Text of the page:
The potential for higher costs can make this an uneconomic choice unless you have a decent chunk of super to invest. You also need to be prepared to keep an eye on your investments to be sure you’re staying within the investment proportions set by your fund.

While you may have a hunch about how a particular share will perform, if it’s part of the ASX 300, chances are, your super is already exposed to it – along with a wide variety of other assets. Put simply, it can be hard for an individual investor to beat the level of diversification your fund provides.

Directly investing at least part of your super can encourage a greater interest in superannuation, and that’s a plus. Just be sure to think carefully about whether you have the time, the volume of super savings and the commitment to a long-term plan, to make it worthwhile.

 

Cover image source: New Africa (Shutterstock.com)

This article was reviewed by Editorial Campaigns Manager Maria Bekiaris before it was published as part of our fact-checking process.

 


If you’re comparing superannuation funds, the comparison table below displays some of the products currently available on Canstar’s database for Australians aged 30-39 with a balance of up to $55,000, sorted by Star Rating (highest to lowest), followed by company name (alphabetical). Use Canstar’s superannuation comparison selector to view a wider range of super funds.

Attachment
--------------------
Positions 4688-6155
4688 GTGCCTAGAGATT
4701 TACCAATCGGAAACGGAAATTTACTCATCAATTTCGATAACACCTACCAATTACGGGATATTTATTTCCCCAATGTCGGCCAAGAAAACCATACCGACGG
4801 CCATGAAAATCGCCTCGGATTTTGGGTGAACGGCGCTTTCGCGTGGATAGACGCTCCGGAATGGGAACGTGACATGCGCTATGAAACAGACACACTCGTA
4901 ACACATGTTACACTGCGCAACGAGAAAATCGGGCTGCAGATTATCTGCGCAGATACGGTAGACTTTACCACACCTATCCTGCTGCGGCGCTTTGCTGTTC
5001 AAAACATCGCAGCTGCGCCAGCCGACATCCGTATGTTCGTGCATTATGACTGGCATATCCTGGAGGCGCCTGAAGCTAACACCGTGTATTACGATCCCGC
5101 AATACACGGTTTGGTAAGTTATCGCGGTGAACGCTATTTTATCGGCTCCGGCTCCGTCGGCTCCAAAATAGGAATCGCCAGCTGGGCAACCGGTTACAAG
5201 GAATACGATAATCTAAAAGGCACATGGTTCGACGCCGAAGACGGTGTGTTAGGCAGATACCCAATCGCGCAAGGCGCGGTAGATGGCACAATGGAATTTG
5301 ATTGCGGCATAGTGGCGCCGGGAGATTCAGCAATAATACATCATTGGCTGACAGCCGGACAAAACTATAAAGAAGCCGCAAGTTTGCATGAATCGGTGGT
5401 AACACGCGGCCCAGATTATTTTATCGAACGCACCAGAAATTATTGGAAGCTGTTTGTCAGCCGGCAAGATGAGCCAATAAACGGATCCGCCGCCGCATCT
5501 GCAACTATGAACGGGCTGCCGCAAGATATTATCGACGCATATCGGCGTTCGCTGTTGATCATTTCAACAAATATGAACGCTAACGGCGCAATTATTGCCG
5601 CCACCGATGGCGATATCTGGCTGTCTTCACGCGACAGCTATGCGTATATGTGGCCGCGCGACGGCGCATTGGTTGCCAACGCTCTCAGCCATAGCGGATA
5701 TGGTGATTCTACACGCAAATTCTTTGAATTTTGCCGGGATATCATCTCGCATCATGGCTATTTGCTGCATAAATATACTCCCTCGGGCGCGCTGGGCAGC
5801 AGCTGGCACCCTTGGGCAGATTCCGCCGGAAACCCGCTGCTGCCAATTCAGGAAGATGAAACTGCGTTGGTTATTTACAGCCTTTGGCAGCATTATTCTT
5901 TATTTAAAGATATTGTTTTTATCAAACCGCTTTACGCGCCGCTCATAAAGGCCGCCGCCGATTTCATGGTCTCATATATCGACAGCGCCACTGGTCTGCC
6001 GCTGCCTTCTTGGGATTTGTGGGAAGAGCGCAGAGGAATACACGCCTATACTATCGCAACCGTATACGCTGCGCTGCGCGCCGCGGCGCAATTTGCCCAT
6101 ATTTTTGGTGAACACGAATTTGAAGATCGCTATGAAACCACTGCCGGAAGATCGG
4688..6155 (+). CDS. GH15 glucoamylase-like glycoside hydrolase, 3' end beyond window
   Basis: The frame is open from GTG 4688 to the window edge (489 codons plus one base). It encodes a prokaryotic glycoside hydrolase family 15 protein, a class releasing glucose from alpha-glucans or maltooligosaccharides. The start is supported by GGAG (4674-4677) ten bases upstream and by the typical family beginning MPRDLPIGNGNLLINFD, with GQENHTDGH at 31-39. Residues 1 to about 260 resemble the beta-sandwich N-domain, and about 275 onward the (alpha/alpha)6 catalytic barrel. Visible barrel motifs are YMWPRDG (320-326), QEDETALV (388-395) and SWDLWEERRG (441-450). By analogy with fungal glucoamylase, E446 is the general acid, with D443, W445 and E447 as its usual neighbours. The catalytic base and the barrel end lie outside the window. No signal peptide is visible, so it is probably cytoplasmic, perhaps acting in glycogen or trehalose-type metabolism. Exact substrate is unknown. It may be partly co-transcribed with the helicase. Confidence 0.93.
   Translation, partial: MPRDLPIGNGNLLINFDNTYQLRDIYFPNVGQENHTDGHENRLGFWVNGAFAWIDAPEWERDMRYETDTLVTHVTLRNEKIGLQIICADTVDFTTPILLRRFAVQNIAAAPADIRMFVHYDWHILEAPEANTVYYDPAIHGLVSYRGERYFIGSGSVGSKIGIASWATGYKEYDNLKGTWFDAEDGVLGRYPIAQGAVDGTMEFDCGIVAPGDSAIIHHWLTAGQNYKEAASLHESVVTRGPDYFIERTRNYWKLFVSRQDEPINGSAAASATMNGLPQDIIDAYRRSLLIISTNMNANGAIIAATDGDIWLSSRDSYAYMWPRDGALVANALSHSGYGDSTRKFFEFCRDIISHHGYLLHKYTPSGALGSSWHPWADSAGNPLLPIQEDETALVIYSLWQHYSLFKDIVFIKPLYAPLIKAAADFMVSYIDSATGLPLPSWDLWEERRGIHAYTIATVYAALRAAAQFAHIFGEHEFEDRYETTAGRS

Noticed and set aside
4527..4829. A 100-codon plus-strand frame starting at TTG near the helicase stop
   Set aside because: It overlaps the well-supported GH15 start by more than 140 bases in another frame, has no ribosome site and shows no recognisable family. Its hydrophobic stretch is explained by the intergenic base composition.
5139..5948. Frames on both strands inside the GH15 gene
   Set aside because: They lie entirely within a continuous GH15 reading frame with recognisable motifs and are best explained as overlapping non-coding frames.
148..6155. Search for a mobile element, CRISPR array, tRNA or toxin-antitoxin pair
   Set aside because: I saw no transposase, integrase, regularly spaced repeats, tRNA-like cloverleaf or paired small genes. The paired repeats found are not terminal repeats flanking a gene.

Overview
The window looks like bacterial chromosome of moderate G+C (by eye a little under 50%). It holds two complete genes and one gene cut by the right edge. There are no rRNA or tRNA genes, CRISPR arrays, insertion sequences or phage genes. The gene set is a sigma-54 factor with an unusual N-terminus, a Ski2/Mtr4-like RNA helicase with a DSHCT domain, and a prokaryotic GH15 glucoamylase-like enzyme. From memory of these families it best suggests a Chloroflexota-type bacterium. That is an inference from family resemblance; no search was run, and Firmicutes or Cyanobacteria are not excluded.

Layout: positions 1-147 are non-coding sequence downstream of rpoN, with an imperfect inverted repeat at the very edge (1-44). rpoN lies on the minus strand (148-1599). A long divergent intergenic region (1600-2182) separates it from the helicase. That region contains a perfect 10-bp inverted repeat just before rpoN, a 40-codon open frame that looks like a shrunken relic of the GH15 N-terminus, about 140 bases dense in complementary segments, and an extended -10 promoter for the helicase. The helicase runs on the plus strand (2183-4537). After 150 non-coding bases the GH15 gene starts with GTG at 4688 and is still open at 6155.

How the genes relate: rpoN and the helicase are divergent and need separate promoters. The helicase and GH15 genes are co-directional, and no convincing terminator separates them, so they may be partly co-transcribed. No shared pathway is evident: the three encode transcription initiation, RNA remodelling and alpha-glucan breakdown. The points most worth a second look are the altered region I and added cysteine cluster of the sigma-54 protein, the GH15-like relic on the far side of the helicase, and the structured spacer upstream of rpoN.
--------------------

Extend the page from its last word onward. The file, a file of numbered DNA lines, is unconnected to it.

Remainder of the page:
Fee, performance and asset allocation information shown in the table above have been determined according to the investment profile in the Canstar Superannuation Star Ratings methodology that matches the age group specified above.


Nicola FieldAbout Nicola Field

Nicola Field is a personal finance writer with nearly two decades of industry experience. A former chartered accountant with a Master of Education degree, Nicola has contributed to several popular magazines including the Australian Women’s Weekly, Money and Real Living. She has authored several best-selling family-focused finance books including Baby or Bust (Wiley) and Investing in Your Child’s Future (Wiley).